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THE DANCE BROTHER REVOLVER
A Texas Legend
When, in the year 1848, twenty-ve year old James Henry Dance rst traveled from Alabama to check out opportunities in Brazoria County, Texas, the last thing he could have imagined was that his name would become a staple of Texas folklore a century and a half later.
Perhaps no state more than Texas has had its history wound around the culture of the gun. Many different guns were associated with the early days of Texas – the Colt “Texas” Paterson, the Colt Walker, Colt Single Actions, the Winchester Model 1873 and many others, some of fact, others of myth. But the home-grown Dance revolver is perhaps the most iconic symbol of Texas weaponry. Here is a brief version of how it all came about.
After James Henry’s initial foray into Texas, he apparently liked what he saw. By 1852 the extended Dance family, complete with slaves, had migrated to
Fig 1 - George Perry Dance Fig 2 - David Ethelred Dance
East Columbia, Texas, by then a bustling community on the Brazos River. The community had been founded in 1823 by Josiah Hughes Bell who had developed a plantation nearby, but perhaps more importantly, a landing on the Brazos River where supplies could be brought in to transport to inland settlements. The area was rst known as Bell’s Landing, but in 1824, Bell laid out a new town he intended to name Marion. e promotion was a failure and by 1831 there were only a few cabins, a country store and Bell’s own plantation house.
The area, however, was well suited to farming and as time passed, large sugar cane and cotton plantations were established, and the community blossomed. Mercantile stores, saloons, wharves, warehouses and large homes grew up around the Bell home. Bell sold the community in 1827 but the name “Bells Landing” persisted until about 1840. By 1842, when the inland prairie community called Columbia (the site of the First Congress of the Republic of Texas) was renamed West Columbia, Bell’s Landing became East Columbia.
Upon arrival in 1853, the Dance family purchased 450 acres of land in the Cedar Brake area of Brazoria County where they established a plantation. The plantation prospered and ve years later they expanded to the nearby port of East Columbia which was only a short run up the Brazos from the Gulf of Mexico, thus making it a perfect point of commerce to connect Texas to New Orleans. at asset plus the advent of a railroad link to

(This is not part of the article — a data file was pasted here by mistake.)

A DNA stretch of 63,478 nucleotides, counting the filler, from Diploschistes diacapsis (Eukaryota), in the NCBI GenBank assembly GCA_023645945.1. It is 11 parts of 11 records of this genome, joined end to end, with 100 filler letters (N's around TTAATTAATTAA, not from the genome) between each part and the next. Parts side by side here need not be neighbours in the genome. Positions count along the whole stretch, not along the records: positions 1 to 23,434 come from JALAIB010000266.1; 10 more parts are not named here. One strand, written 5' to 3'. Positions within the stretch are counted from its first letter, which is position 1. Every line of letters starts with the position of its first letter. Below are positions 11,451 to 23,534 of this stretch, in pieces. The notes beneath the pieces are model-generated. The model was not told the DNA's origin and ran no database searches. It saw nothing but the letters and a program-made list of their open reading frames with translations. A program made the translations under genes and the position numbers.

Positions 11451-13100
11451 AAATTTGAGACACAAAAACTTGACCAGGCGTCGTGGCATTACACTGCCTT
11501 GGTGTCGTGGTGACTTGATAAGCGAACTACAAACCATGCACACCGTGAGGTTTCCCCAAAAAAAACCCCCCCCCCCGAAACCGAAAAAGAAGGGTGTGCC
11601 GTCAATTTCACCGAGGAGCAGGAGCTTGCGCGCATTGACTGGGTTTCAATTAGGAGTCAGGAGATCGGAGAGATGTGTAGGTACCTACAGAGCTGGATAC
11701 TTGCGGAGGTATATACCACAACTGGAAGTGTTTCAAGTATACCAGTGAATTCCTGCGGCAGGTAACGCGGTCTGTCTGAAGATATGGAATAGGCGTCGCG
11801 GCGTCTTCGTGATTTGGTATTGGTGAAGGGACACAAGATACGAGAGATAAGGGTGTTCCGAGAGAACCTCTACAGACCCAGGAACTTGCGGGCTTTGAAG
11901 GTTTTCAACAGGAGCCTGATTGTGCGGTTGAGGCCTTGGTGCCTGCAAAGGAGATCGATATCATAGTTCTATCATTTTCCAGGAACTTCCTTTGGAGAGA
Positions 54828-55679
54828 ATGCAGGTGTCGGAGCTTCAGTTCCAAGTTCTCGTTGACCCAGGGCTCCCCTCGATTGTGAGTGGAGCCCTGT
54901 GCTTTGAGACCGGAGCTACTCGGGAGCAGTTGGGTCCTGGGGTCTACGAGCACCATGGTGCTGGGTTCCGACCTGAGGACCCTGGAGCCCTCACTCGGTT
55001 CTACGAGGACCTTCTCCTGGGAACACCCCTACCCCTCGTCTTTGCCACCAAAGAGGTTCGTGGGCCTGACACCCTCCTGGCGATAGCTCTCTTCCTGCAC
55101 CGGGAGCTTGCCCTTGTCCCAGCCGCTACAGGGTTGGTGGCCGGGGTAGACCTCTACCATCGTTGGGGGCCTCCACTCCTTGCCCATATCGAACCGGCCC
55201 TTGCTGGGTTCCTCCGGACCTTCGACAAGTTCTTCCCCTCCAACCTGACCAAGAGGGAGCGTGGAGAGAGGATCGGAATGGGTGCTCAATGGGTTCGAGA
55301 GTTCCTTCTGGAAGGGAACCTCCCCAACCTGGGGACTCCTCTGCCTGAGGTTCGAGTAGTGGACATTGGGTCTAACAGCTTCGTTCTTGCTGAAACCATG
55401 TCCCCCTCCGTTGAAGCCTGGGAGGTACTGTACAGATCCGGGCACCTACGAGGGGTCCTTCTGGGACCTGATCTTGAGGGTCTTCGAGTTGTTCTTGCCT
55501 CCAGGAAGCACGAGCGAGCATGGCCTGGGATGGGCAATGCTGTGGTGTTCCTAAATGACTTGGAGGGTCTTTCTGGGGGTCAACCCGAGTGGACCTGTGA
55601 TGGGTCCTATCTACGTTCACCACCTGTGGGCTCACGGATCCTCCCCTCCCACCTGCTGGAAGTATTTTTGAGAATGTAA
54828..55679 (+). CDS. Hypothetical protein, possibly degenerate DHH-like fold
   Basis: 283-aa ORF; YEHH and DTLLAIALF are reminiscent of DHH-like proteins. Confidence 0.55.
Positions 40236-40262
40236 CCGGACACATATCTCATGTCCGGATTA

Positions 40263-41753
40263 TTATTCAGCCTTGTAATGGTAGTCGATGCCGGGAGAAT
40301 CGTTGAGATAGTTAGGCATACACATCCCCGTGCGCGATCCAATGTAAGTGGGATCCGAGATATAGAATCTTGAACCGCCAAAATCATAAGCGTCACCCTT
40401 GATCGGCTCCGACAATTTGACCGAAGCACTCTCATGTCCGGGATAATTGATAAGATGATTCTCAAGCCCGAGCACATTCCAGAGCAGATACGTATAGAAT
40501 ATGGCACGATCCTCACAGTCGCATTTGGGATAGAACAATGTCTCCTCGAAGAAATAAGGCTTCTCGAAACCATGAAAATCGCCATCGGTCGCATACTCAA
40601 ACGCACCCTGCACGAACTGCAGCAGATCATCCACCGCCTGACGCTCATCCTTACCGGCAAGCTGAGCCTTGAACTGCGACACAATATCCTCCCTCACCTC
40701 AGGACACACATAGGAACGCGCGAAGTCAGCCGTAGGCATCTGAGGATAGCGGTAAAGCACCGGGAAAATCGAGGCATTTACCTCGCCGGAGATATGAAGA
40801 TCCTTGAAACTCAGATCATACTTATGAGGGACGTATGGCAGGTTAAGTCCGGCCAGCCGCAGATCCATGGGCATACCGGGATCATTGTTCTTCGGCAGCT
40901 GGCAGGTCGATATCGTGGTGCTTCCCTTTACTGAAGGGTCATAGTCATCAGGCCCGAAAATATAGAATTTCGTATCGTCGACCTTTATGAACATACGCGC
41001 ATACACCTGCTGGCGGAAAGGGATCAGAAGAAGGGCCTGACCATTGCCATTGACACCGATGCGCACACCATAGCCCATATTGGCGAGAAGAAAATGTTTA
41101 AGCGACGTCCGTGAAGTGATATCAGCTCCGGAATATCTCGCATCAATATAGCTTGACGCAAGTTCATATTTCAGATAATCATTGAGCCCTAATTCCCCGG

However, very few Dance Revolvers do, in fact, have Colt-like frames with recoil shields. George’s brother, David was involved in the project, but apparently the younger brother, Claudius was too sickly to participate. Most of the known surviving Dance revolvers show heavy use. Nonetheless, they are highly prized by
It is generally considered that the total quantity of .36 caliber Dance revolvers made may have been as high as 70 and the total number of .44 Dance revolvers made was as high as 375
Dance revolvers are highly prized by collectors and carry significantly high prices. As such they have been frequently faked. The 36 caliber version is quite easy to replicate from a Colt Model 1851 Navy by milling on the recoil shields and turning the barrel to a round configuration. here are a few simple tests that can be made to help sort out the good from the bad. One of the hardest things to fake is the riing. A real Dance collector commands high prices on those rare occasions when they change hands.
Survival - Dance Serial Numbers
The survival rate of Dance Revolvers seems to be about 20%. The following table gives an update of the 85 survivors known as of this writing(both .44 and .36 calibers) will have clockwise riing with no gain. e numbering stamps are the same as for the .44 caliber version and examples may be viewed in a number of the publications listed in the appendix. the shape of the trigger guard is distinctive and hard to fake. there are many other “tells”, less obvious, but known to serious students. We would suggest having any .36 caliber Dance revolver authenticated before purchase.
the .44’s are harder to fake by modifying Colt Dragoons. Because the cylinder is shorter than a dragoon, the barrel is longer. Riing is seven-groove, clockwise, again without gain. Several firms produced reproductions in the 1980’s. Uberti and Pietta , both
Figure 5 - e classic round barrel .44 caliber Dance Army revolve
Figure 6 - e less common version with octagon barrel: serial number ◊◊◊◊ (4 diamonds)
Figure 7 - e underside of Figure 6- Several Dance .44’s are known with cryptic serial identifiers
Figure 8 - e only known .44 caliber Dance revolver with octagon barrel and recoil shield. e serial number is "JB" and the barrel is stamped "G. Erickson, Houston, TX" Donald Bryan Collection
Figure 9 - Another .44 caliber Dance: serial number 58
Figure 10 - A rare .36 caliber Dance revolver with recoil shield and rear sight: serial number 51 (Donald Bryan Collection)
Figure 11 - A rare .36 caliber Dance Navy without recoil shield: serial number 91- (Donald Bryan Collection)
Figure 12 - e underside of Figure 11 showing the style and location of serial numbers.
Figure 13 - Unnished parts recovered from the Anderson site
Figure 14 - A typical early Dance, notice the at-bottomed trigger guard, a feature of low numbered Dances, this one is serial number 58
of Italy, specifically. Some were made with squareback trigger guards and some with rebated cylinders to discourage faking. Some, however, were quite accurate so one needs to be careful about acquisition. Fortunately there are numerous ways to authenticate real Dances of both types. We strongly advise any potential purchaser to consult an expert before purchasing any Dance revolver not previously known to the collecting fraternity.